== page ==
Zack Z Cernovsky, Larry C Litman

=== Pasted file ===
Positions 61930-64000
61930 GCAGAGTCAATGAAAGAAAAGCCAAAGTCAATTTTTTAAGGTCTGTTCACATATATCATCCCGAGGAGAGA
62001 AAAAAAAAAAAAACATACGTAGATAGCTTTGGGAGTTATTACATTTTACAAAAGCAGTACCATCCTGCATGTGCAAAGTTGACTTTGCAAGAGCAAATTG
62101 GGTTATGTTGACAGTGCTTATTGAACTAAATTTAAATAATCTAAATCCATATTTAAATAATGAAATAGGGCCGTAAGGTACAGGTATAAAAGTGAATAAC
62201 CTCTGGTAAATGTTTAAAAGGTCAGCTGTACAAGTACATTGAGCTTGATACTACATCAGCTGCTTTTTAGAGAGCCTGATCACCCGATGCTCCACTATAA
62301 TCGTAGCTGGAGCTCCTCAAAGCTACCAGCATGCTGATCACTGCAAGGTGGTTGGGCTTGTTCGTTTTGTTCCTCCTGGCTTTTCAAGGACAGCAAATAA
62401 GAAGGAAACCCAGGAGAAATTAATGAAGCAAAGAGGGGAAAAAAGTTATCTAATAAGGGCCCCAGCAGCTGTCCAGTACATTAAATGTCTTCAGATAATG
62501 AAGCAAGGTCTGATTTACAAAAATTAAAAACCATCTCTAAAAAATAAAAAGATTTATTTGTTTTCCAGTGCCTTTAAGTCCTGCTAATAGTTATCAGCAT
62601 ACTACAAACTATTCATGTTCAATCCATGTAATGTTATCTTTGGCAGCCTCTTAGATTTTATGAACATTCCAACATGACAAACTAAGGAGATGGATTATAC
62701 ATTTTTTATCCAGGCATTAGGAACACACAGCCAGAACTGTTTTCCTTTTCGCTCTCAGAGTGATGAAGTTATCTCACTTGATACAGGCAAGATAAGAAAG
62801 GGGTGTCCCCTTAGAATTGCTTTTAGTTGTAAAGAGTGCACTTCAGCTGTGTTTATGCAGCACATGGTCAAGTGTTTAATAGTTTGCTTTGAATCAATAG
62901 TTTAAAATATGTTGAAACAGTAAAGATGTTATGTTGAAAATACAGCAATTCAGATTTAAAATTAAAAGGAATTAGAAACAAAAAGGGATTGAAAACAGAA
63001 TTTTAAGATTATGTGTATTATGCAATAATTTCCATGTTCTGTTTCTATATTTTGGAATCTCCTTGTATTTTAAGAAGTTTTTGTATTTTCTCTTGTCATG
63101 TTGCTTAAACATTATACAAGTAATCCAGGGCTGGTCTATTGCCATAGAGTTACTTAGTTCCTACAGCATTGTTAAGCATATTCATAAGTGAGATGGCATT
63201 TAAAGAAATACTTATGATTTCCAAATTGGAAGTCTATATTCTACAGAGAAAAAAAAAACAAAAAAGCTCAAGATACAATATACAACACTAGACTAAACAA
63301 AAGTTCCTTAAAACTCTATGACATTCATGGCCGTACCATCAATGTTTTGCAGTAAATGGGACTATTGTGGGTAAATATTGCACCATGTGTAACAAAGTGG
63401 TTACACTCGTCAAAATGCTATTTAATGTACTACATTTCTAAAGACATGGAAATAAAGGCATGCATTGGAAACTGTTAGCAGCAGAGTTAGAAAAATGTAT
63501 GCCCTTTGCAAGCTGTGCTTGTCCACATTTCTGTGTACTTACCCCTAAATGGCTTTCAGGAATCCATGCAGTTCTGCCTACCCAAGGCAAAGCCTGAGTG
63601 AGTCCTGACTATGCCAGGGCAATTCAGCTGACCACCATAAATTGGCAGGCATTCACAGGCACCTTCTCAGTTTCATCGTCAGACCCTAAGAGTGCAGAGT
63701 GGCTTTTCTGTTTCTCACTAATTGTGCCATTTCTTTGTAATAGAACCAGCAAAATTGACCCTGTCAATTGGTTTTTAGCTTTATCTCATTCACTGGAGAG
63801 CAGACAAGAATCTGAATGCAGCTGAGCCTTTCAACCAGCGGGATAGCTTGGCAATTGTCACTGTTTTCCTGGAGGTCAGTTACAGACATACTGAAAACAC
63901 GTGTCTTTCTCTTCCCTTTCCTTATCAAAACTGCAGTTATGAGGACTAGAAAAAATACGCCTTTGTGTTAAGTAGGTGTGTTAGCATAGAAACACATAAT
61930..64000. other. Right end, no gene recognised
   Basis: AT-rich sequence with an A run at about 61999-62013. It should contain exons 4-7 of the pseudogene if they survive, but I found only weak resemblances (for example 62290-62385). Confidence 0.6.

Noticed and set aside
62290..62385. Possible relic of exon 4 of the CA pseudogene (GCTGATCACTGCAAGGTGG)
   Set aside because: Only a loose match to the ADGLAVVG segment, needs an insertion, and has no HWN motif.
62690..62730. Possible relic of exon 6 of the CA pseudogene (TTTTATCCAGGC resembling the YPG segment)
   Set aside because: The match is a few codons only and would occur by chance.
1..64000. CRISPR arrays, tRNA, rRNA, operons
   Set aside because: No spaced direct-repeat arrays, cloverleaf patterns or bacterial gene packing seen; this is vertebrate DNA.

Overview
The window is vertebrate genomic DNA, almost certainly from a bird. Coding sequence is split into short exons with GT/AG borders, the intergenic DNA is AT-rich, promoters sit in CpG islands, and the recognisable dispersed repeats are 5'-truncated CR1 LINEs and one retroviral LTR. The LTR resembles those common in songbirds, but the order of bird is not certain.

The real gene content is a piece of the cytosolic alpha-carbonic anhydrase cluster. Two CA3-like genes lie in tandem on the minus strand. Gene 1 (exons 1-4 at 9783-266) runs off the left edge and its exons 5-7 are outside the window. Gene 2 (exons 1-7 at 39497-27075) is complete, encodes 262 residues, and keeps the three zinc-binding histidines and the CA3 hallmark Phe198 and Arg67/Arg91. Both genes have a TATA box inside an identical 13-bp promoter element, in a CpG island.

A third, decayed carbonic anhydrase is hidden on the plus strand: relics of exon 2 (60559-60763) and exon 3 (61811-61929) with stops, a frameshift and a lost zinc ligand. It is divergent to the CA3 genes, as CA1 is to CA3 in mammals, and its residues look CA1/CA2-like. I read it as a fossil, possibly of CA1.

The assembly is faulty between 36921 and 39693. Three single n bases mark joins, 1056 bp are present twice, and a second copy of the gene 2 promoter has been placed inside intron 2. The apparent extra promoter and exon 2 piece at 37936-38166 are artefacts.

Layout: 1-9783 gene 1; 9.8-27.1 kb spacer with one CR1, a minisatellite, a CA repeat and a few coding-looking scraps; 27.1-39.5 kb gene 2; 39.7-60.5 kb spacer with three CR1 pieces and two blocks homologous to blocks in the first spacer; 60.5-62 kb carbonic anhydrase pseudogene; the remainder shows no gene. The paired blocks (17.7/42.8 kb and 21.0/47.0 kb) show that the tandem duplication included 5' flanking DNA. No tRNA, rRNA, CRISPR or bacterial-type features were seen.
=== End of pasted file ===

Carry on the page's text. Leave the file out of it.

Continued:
Objective: There is a need for psychological tools to assess cognitive functioning in illiterate or partly illiterate patients. Method: We examined neuropsychological correlates of scores on Luria's bicycle drawing test on a sample of 30 psychiatric patients (mean age =33.2, SD=15.3, 11 females, 19 males) referred for psychological testing. The test battery included the bicycle drawing test, the Millon Clinical Multiaxial Inventory – III (MCMI3), Raven's Standard Progressive Matrices, WAIS Vocabulary Test, and Logical Memory subtests from Wechsler Memory Scale-Revised. We have developed our scoring system to separately rate 12 aspects of bicycle drawings, on a scale from 0 (= missing or unrecognizable) to 5 (= adequate, distinct): wheels, frame, handlebar, seat, pedals, chain, tires, brakes, fenders, bell, headlight, back reflector, and the connection of the wheel axis to the frame. A global rating of the distortion of the frame (from 0 = adequate to 25 = unrecognizable) was also included. Results: The bicycle test scores were not significantly correlated (p>.05, 1-tailed) with MCMI3 psychopathology, however, they correlated with nonverbal reasoning skills (correlations ranging from.57 to.74) and with measures of verbal skills (correlations ranging from.41 to.62 to scope of vocabulary). Conclusions: The correlational patterns support concurrent validity of our scoring system. The bicycle drawing test may be a useful screening procedure for cognitive impairment. As the digital display clocks enjoy an increasing popularity, the bicycle test may become a convenient substitute for the Draw a Clock Test in studies of dementia.
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